In our continued celebration of seasonal tradition we once again present our-couldn’t-be-arsed-to-do-something-new-for-Christmas post by serving up another bunch of repeats just as the TV channels are want to do over the festive period.
Writing this in a bit of rush on Christmas Eve I’m very tempted to just cut and paste last year’s Christmas repeats post and see if anyone notices through the fog of alcohol and simmering family resentments that have lain dormant since this time last year.
But no! These are new repeats. The right repeats and certainly not repeat repeats. We do have some standards here at The Working Traveller so please enjoy once again some stuff we wrote already and if you are new here today, please come back again; it’s not always like this.
While 2013 was a year of travel for us, in 2014 we haven’t been anywhere but home. Literally nowhere as I realised last week when journeying ten miles out of town to photograph some camels that this was the first time I’d left the town limits in 12 months. We don’t do things by halves here. When we travel we go away for a year at a time but when we stay put we really stay put.
Instead we pretend we are still on the road through the backlog of posts we didn’t manage to write when we were still actually on the road. We kept up this pretence pretty much all the way to April when despite going through our daily lives at home in Turkey in blogtime we were still in Southeast Asia pondering the differences in a street in Thailand and Britain, taking photos of the most astonishing place I’d barely heard of and offering advice on where and how to enjoy Songkran.
We also reviewed the time we
lived on a fucking zoo! were two of the more incompetent volunteers at a Safari Park in Kanchanaburi.
We finished up that trip back where we once lived in London and Northern Ireland and for once did the tourist thing and took photos of people taking photos of Trafalgar Square, the Giant’s Causeway and Carrick-a-Rede. People also got in the way of my shots in Kuala Lumpur’s Central Market and the Petonas Twin Towers.
In Northern Ireland Deirdre’s mum is no longer driving. Unable to ferry me into town for more wine I finally decided to walk the six mile round trip to the nearest pub and enjoy a peaceful pint in O’Tooles Bar, Loughinisland, something the patrons were unable to do 20 years ago when UVF gunmen entered the bar with automatic rifles killing six and wounding five others.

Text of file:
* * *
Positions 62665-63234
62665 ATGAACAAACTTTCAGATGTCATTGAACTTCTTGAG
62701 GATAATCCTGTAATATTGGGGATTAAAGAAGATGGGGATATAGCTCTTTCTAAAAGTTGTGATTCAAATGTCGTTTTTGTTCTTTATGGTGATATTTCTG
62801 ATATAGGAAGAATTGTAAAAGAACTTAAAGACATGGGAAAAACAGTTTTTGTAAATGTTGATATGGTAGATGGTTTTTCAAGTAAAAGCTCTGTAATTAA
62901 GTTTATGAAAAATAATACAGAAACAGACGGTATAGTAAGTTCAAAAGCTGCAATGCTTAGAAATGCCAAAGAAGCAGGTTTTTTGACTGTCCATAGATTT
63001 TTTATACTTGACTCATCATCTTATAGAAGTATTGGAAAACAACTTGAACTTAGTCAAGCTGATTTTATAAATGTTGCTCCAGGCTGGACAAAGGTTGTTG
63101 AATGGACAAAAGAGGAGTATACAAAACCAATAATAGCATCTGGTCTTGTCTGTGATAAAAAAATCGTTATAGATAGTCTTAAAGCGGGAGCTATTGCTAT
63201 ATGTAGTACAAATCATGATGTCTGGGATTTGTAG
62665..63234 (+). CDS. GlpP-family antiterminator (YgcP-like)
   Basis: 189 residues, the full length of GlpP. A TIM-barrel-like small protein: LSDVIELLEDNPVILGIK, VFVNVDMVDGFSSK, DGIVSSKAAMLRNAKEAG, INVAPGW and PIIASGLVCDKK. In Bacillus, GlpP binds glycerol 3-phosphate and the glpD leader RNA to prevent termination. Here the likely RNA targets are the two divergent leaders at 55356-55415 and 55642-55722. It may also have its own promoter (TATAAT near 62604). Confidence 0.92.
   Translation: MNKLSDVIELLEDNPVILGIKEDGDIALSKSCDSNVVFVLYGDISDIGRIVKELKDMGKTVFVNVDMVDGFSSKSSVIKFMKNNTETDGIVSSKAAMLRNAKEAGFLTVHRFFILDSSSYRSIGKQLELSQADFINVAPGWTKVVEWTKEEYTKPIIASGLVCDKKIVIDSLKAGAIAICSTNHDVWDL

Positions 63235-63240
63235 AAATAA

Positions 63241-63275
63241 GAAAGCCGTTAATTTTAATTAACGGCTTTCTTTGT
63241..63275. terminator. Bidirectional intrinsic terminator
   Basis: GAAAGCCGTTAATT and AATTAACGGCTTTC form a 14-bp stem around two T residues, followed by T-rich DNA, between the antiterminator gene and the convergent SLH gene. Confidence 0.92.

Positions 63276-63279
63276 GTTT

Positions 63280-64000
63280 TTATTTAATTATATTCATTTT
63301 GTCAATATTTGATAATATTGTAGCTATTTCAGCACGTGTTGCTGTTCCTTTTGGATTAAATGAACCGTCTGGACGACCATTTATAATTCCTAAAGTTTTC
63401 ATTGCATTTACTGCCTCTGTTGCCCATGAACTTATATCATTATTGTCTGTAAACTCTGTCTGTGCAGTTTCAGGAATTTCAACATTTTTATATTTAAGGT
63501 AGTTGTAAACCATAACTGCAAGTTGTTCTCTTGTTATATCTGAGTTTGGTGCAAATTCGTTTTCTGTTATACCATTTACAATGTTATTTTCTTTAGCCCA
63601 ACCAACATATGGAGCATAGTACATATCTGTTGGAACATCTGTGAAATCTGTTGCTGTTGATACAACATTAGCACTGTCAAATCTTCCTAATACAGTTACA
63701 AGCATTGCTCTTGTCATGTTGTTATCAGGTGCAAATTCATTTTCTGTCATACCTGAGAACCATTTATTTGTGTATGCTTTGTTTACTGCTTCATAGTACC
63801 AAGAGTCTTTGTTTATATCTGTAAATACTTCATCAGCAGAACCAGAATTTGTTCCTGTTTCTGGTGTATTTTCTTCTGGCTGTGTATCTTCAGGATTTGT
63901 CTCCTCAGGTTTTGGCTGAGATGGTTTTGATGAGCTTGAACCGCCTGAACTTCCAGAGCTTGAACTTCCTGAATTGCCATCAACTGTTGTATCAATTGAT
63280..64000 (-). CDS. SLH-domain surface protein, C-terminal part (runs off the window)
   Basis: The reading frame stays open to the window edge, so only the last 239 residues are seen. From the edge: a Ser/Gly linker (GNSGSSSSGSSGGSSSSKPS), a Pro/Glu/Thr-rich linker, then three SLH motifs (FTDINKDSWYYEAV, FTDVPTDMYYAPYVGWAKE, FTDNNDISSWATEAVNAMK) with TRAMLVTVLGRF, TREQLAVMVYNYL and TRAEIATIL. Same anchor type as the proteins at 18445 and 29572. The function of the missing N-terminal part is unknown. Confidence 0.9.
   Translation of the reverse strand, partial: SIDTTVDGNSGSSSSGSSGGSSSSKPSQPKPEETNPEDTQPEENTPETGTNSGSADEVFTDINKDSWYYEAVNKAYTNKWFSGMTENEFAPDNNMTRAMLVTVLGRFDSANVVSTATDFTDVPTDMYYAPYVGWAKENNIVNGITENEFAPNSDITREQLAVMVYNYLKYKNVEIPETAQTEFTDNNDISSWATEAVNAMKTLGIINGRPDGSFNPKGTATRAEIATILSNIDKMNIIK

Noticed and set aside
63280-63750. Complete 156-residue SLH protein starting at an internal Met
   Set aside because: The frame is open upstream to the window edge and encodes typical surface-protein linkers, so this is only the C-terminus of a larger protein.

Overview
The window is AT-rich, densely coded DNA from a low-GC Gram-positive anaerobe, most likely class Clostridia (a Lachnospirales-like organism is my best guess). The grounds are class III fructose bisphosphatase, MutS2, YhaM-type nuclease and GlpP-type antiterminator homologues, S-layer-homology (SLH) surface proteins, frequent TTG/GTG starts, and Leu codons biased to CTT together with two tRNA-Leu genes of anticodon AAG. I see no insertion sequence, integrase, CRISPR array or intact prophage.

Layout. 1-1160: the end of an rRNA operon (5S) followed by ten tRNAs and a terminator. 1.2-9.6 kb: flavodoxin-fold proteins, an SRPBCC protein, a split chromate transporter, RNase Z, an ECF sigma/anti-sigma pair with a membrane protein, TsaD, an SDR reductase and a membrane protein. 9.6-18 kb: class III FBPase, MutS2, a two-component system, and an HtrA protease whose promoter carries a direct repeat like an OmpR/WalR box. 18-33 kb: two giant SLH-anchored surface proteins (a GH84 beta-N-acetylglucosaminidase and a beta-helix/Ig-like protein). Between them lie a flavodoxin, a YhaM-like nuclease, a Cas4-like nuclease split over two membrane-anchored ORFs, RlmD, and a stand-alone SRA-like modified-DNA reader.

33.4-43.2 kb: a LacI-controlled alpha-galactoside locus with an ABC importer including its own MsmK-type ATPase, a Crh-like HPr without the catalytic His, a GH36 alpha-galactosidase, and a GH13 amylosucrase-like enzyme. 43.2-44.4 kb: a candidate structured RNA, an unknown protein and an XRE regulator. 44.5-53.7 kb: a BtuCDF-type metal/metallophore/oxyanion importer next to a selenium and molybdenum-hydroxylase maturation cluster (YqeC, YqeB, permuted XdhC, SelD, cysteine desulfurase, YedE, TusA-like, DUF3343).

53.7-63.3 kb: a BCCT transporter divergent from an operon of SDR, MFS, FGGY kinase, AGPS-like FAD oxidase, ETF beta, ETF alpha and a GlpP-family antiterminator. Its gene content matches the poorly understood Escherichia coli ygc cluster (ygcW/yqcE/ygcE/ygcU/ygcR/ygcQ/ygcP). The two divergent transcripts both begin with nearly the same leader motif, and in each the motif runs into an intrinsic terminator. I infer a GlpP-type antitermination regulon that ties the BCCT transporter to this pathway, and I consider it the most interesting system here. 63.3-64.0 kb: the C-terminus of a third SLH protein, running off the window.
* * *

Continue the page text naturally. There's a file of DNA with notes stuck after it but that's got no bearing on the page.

We eventually wrapped up our Wintering in Southeast Asia trip with our highlights, lowlights and first ever video post. Other past trips provided the material for 20 things that made us laugh in Egypt.
One thing we promised this year was that there would be more working abroad content on TWT. We introduced a new JobSpy column where daily (except for Monday, when we stick up a photo to brighten your day) we posted a vacancy trawled from somewhere on the internet, and also profiled 139 travellers that have worked and volunteered abroad with links to their first hand experiences of working abroad.
This is a list we will continue adding to as was the 347 Hostels and Guest Houses Open to Volunteer Work Exchanges. We initially intended to do a quick post of 15 or so hostels but kept going as we found more and more. Part one covers Europe, Asia and Africa, while Part two lists hostels in North and South America, Australia and New Zealand.
Other working and volunteering abroad topics covered were working at summer camps in the USA and elsewhere, plus English language summer camps. Typically these jobs are for those under 35 but older gentlemen might be interested in becoming a dance host on a cruise ship.
Shorter posts suggested two big websites for landing a summer job in tourism, delivering rental cars and campervans around New Zealand, ideas for finding fruit picking jobs in Australia and earning a bed, food and sometimes free wine by helping to create an English speaking environment in Germany and Turkey. Though not everyone liked our suggestion for working on a farm in Sweden.
We also did a bunch of volunteer work exchange posts including working with huskies, building work exchanges, in cave houses, on boats and yachts, on the beach, with the Bedouin in Jordan, and horse riding in New Zealand.
None of these posts would have been written had we not once picked up Work You Way Around the World, a fantastic book by Susan Griffith, who we inducted into our Travel Hall of Fame.
We like an interview here too. Do you like an interview? I hope so because we asked a varied selection of expats why they live in Berlin, Amsterdam, Yeoju, Miri, Istanbul, New York, Barcelona, Ohio, Port Douglas, and even Altinkum, another name for our own home town.
Shane and Deirdre
Image courtesy Wonderlane.